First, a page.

In a follow-up to a guest post by Avian Flu Diary’s Mike Coston Friday, The Missouri Department of Health & Senior Services (DHSS) released a health alert to convey more information on the outbreak:

Kansas City, Missouri Public domain image/Jrmiller962
Kansas City, Missouri
Public domain image/Jrmiller962

Recently, a pediatric hospital in Kansas City, Missouri has experienced over 300 cases of respiratory illnesses in their facility. Approximately 15% of those illnesses have resulted in children being placed in an intensive care unit. Testing of specimens from several cases at a specialized laboratory at the Centers for Disease Control and Prevention (CDC) indicated that 19 of the 22 specimens were positive for Enterovirus D68 (EV-D68). The St. Louis area is also experiencing a recent increase in pediatric respiratory illnesses. Many specimens from those cases have tested positive for enterovirus, and further testing for specific virus type is pending. To date, no deaths have been reported due to EV-68 in Missouri.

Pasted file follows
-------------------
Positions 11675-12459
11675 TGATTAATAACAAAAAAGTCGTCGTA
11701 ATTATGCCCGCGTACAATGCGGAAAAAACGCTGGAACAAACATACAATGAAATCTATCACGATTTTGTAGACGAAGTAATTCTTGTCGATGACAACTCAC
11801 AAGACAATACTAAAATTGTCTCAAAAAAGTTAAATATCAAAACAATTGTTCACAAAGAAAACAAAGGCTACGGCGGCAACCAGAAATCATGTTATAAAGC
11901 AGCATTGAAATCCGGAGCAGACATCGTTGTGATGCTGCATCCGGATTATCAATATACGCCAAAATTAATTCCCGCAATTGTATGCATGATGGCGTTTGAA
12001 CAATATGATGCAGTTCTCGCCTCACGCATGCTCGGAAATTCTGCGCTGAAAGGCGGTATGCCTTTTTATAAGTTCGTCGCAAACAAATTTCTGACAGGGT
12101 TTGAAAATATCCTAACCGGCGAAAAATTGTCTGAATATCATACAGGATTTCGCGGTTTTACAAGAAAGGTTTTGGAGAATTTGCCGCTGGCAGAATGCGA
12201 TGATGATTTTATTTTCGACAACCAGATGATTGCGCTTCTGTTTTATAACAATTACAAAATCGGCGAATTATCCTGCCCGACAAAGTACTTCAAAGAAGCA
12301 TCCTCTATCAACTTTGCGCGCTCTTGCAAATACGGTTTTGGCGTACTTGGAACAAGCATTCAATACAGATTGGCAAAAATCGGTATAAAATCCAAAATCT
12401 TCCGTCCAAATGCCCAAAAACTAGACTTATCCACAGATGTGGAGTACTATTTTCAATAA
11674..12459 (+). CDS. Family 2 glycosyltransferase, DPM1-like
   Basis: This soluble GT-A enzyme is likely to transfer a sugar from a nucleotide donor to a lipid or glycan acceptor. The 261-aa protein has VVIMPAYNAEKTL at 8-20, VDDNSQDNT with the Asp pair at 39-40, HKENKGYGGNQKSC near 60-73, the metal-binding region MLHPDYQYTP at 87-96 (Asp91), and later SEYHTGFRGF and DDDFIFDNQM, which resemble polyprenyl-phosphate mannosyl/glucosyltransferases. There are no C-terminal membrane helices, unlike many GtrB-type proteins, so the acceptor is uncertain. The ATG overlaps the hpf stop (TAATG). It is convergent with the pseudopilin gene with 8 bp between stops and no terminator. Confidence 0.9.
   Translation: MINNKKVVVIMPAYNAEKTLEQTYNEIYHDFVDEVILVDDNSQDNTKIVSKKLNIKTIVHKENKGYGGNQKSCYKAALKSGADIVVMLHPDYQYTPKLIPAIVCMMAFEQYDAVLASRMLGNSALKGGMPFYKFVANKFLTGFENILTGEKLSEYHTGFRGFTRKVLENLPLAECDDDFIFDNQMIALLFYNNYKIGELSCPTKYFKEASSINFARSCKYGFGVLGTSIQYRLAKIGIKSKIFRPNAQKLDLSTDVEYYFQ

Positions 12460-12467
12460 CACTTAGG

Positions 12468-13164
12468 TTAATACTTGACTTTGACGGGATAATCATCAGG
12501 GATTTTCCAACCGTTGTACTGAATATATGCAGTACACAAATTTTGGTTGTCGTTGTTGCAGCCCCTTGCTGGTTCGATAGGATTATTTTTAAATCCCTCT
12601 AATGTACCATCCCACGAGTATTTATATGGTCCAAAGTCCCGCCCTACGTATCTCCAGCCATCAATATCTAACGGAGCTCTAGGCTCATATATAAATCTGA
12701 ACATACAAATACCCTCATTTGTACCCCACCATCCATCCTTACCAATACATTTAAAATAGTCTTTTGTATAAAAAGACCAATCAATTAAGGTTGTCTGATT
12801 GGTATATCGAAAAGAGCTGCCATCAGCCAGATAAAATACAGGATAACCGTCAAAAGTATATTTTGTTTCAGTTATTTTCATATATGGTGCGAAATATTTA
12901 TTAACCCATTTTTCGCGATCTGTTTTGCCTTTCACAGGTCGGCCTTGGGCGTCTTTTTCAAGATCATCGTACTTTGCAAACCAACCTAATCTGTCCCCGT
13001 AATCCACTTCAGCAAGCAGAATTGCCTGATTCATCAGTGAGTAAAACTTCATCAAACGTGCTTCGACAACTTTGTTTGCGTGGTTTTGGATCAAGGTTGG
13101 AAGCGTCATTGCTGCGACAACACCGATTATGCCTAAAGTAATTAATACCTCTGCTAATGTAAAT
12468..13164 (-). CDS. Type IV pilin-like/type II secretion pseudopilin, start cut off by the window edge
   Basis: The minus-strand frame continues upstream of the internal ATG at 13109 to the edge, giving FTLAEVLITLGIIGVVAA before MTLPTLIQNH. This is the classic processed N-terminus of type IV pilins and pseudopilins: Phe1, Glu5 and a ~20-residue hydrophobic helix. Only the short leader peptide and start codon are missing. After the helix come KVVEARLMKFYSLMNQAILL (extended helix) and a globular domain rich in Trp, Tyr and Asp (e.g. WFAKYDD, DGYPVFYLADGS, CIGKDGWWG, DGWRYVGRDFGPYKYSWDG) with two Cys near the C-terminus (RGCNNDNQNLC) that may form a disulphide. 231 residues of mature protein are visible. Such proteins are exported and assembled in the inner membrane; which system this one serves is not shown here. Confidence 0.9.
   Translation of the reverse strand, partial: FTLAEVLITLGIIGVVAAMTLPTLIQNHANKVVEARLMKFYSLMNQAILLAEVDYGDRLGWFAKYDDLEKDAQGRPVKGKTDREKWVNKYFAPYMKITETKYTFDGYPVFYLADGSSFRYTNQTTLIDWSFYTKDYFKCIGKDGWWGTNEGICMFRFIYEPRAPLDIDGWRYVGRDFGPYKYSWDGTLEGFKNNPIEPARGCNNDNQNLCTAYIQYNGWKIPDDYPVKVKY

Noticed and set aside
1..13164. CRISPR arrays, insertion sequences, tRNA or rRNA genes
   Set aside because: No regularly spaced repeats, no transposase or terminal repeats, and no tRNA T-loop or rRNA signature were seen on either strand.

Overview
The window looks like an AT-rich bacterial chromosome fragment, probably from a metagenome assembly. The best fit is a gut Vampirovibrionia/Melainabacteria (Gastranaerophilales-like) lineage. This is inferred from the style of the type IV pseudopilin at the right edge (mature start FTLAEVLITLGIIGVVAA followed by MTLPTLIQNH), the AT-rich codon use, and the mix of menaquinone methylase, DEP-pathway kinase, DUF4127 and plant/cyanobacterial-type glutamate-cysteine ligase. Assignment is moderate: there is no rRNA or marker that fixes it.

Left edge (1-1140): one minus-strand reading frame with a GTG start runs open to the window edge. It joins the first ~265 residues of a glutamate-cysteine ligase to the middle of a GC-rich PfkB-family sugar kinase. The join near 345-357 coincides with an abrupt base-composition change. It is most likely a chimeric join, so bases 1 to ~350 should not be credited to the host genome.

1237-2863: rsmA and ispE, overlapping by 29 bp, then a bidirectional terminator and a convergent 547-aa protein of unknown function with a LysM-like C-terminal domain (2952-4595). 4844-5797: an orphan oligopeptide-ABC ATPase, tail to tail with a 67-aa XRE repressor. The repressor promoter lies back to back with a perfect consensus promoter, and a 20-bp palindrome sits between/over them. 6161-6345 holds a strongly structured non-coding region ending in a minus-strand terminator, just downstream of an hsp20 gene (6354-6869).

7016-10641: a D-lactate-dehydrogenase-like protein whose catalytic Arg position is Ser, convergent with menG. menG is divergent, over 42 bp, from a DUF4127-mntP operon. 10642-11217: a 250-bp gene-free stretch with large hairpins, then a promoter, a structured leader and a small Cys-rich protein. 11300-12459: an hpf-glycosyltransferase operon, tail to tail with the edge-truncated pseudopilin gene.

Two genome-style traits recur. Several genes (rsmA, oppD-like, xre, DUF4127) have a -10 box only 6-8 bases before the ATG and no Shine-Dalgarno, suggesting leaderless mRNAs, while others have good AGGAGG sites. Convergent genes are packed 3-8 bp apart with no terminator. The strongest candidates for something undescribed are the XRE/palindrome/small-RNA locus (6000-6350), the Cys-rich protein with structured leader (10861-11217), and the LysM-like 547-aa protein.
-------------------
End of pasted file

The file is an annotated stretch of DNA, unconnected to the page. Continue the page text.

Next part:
There are more than 100 types of enteroviruses. It is estimated that 10 to 15 million enterovirus infections occur in the United States each year. While most enterovirus infection are mild or asymptomatic, some can be serious.

Most enterovirus infections in the U.S. occur seasonally during the summer and fall, and outbreaks of tend to occur in several-year cycles. EV-D68 infections occur less commonly than those with other enteroviruses. EV-D68, like other enteroviruses, appears to spread through close contact with infected people.

Unlike the majority of enteroviruses that cause a clinical disease manifesting as a mild upper respiratory illness, febrile rash illness, or neurologic illness (such as aseptic meningitis and encephalitis), EV-D68 has been associated almost exclusively with respiratory disease.

There is no specific treatment for EV-D68 infections; specifically there are no anti-viral medications currently available for this purpose. Many infections will be mild and self-limited, requiring only symptomatic
treatment. Some people with severe respiratory illness caused by EV-D68 may need to be hospitalized and receive intensive supportive therapy.

Vaccines for preventing EV-D68 infections currently are not available. For more infectious disease news and information, visit and “like” the Infectious Disease News Facebook page